Canada's Minister of State for Democratic Reform Pierre Poilievre speaks during Question Period in the House of Commons on Parliament Hill in Ottawa December 3, 2013. REUTERS/Chris Wattie (CANADA - Tags: POLITICS) - RTX162IW
Could future Canadian Prime Minister Pierre Poilievre ban cannabis without any parliamentary debate?
When governments worldwide overreacted to the coronavirus, Canadians smoked record amounts of weed. It’s only natural that when placed under house arrest and fed propaganda about the end of the world, people felt the need to smoke away the stress.
But so what? Cannabis is a harmless plant. It is non-lethal and non-toxic. It will not poison you or leave you “addicted.”
Yet, public health busybodies don’t believe this.
These are the same fascists that called (or continue to call) for lockdowns and vaccine mandates. These people believe their “expert opinion” overrides our legal system and the rule of law.
They think “cannabis use disorder” inflicts people like a disease. That its medical value is overstated and its harms are underappreciated.
So all Poilievre has to do is say he’s “listening to the experts,” and voilà!
Prohibited cannabis and without parliamentary debate. That is how Pierre Poilievre will ban cannabis.
“Decriminalizing deadly drug use is the opposite of compassionate. Those struggling with addiction need treatment & recovery. Drug dealers need strong policing & tough sentences.”
Of course, Poilievre is right for all the wrong reasons.
If we accept the decrees of public health when there’s a flu pandemic, why not trust their expertise with drug use?
Instead of decriminalizing drugs, B.C. police could arrest users and throw them into psychiatric wards against their will. Take their phones and cut them off from the outside world. That’s what addiction treatment and recovery are all about, after all.
And then, I think we can all agree that your local fentanyl dealer deserves the death penalty.
As for cannabis? It’s unlikely the Conservatives will repeal the Cannabis Act any more than they repealed same-sex marriage laws.
But, as I said, Poilievre doesn’t need parliamentary approval.
Power is getting concentrated in the hands of the Prime Minister’s Office (PMO). And at the expense of the House of Commons and the Cabinet.
This trend didn’t begin under Justin Trudeau. Still, he certainly accelerated it just as Stephen Harper accelerated the trend from the Liberal government before him.
There’s no reason to think Poilievre would give up this kind of power.
Seriously, Will Pierre Poilievre Ban Cannabis?
No, probably not.
But what if Poilievre wants to remove cannabis from Canada like Justin Trudeau is disarming the public?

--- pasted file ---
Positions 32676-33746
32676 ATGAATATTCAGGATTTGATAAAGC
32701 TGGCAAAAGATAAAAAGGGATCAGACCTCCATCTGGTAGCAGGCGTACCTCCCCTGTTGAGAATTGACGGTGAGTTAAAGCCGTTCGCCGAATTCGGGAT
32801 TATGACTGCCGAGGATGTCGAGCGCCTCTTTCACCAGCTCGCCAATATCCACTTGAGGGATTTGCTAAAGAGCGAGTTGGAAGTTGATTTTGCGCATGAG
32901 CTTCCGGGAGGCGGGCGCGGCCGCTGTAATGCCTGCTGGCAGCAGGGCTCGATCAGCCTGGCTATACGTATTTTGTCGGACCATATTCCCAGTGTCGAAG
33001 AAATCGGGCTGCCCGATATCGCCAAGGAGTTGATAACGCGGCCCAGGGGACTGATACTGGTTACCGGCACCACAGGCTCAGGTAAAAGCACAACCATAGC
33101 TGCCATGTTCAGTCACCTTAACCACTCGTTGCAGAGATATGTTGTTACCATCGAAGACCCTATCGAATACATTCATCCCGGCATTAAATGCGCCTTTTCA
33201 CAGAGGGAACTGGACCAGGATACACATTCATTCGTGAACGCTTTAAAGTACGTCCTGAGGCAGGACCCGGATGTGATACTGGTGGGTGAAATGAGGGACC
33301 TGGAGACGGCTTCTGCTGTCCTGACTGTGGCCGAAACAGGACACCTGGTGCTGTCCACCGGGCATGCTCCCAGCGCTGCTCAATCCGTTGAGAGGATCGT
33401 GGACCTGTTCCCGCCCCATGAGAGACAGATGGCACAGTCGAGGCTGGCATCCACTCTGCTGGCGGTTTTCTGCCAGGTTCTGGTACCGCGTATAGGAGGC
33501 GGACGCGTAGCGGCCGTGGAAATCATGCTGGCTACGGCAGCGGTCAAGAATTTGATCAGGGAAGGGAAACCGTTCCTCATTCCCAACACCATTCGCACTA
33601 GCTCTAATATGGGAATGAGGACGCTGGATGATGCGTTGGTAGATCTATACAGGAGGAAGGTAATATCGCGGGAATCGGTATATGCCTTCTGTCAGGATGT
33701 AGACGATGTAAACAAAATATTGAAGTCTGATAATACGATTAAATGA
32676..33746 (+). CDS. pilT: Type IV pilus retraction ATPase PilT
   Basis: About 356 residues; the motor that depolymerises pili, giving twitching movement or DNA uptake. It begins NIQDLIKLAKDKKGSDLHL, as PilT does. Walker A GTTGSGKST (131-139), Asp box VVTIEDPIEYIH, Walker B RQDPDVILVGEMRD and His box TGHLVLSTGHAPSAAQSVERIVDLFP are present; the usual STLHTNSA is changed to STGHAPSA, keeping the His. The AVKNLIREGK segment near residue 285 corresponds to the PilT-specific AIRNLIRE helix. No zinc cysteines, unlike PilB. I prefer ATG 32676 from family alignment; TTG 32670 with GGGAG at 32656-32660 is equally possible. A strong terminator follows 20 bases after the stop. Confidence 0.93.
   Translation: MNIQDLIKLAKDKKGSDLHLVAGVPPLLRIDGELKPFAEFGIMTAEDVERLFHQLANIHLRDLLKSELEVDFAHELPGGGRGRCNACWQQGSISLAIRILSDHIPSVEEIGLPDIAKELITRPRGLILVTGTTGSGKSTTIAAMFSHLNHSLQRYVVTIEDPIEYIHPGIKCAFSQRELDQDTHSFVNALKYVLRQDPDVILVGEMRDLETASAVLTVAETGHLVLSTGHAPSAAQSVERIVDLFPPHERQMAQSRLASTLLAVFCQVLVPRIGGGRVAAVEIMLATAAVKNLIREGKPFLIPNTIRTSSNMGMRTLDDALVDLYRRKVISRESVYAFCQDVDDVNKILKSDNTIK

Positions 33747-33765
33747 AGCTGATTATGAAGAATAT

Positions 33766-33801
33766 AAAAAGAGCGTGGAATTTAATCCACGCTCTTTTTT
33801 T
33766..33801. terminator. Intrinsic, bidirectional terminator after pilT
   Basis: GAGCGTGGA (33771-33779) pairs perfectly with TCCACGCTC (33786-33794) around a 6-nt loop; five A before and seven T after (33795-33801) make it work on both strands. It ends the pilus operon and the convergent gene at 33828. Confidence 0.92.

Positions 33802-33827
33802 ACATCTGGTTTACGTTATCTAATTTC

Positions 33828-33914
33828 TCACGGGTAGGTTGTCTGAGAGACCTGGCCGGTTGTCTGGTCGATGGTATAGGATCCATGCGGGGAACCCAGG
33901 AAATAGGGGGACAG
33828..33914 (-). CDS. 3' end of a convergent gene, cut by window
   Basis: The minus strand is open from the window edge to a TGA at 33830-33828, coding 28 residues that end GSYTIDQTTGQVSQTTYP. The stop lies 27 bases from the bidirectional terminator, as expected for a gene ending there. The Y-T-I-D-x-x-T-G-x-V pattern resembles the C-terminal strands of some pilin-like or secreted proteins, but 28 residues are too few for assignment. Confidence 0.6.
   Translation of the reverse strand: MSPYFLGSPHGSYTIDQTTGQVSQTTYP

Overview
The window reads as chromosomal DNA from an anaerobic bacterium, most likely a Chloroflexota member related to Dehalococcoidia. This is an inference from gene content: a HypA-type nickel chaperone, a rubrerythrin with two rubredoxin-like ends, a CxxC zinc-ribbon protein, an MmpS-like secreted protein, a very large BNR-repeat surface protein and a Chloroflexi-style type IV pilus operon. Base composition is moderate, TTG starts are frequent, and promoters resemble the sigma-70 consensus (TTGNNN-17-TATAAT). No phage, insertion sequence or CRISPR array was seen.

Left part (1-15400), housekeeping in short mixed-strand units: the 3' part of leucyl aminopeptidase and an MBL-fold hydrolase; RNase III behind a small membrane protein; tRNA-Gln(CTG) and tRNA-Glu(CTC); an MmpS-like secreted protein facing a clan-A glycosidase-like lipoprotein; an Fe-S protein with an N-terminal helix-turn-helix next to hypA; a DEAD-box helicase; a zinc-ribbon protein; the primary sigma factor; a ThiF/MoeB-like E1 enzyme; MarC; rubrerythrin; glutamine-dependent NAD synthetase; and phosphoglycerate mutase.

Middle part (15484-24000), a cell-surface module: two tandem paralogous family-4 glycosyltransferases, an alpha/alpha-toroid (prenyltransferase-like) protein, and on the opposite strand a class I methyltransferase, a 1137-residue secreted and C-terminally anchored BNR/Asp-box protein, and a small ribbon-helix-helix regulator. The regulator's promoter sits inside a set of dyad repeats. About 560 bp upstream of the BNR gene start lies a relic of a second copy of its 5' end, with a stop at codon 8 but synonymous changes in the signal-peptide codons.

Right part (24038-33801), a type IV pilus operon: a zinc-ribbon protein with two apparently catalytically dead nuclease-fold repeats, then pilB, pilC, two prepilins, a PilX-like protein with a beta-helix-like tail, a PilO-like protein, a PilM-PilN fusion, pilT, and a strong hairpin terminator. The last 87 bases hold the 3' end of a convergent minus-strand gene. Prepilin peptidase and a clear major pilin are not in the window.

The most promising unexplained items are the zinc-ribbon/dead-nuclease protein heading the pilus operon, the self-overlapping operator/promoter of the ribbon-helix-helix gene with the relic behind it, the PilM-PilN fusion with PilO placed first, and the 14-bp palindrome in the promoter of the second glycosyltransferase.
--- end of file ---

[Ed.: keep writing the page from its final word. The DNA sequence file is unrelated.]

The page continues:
In that case, Poilievre doesn’t need anyone’s approval except his own. Trudeau is making firearms illegal through an Order-in-Council.
In theory, the entire Cabinet drafts an Order-in-Council. The governor-general then approves it. In most cases, orders-in-council are notices of federal appointments or regulations.
They are not meant to replace the legislative process. But that is what Justin Trudeau is doing. He is using an order-in-council the way U.S. Presidents use an Executive Order.
Even if you support Justin’s strict, state-enforced gun control, you should disagree with how he’s doing it.
For if he can introduce new sweeping laws through an order-in-council, there’s nothing to stop a Conservative government from using the same process to re-prohibit cannabis.
Pierre Poilievre Ban Cannabis? Here’s What He’ll Do Instead
Canada’s legalization review is long overdue. I don’t expect a Poilievre government to push for reform unless it turns out legalization is costing taxpayers billions more in regulatory oversight than alcohol or tobacco.
In that case, Poilievre may want to seek Ontario Conservative Premier Doug Ford’s advice. When once asked about the proliferation of cannabis shops, he said, “It doesn’t matter if it’s cannabis or another type of the store, the market will take care of it.”
That is the correct answer.
What Poilievre Should Be Doing
Poilievre is talking about removing gatekeepers so Canadians can build more homes and live in them.
Instead of a hypothetical where Pierre Poilievre bans cannabis, what about one where he improves the industry by gutting taxes and regulations?
Cannabis biomass is the responsibility of Ottawa. Poilievre can repeal the Cannabis Act and replace it with legislation that treats cannabis as the agricultural commodity that it is.
Using hemp in construction is not a fringe idea. While it has drawbacks (like not being suitable as a load-bearing material), hemp is an excellent insulator and absorbs carbon. Hempcrete handles moisture well, reduces the possibility of mould and promotes good indoor air quality.
Cannabis can also make bioethanol, a petrol substitute from fermented stalks. Hemp biodiesel, which works for diesel engines, is produced using the plant’s oil. Less toxic than table salt, hemp can run on an unmodified diesel engine and burns clean enough to pass federal regulations.
Will Poilievre do these things? Unlikely, but considering he’s already considered a fringe radical by the corporate press, what does he have to lose?
Poilievre says Wilfred Laurier is one of his favourite prime ministers. Laurier once said, “Canada is free, and freedom is its nationality.”
Suppose Poilievre wants a spot in history books next to Laurier. In that case, he can transform the Canadian economy from petroleum-based to cannabis-based.
He’d go down as a pioneer—a founding father of the new green economy. And not the fake-green propaganda we hear from the World Economic Forum and other globalist organizations.
I mean, real, natural environmental conservation.
Policies that don’t sacrifice our liberty or standard of living. Policies that recognize pollution for what it is: private property violations.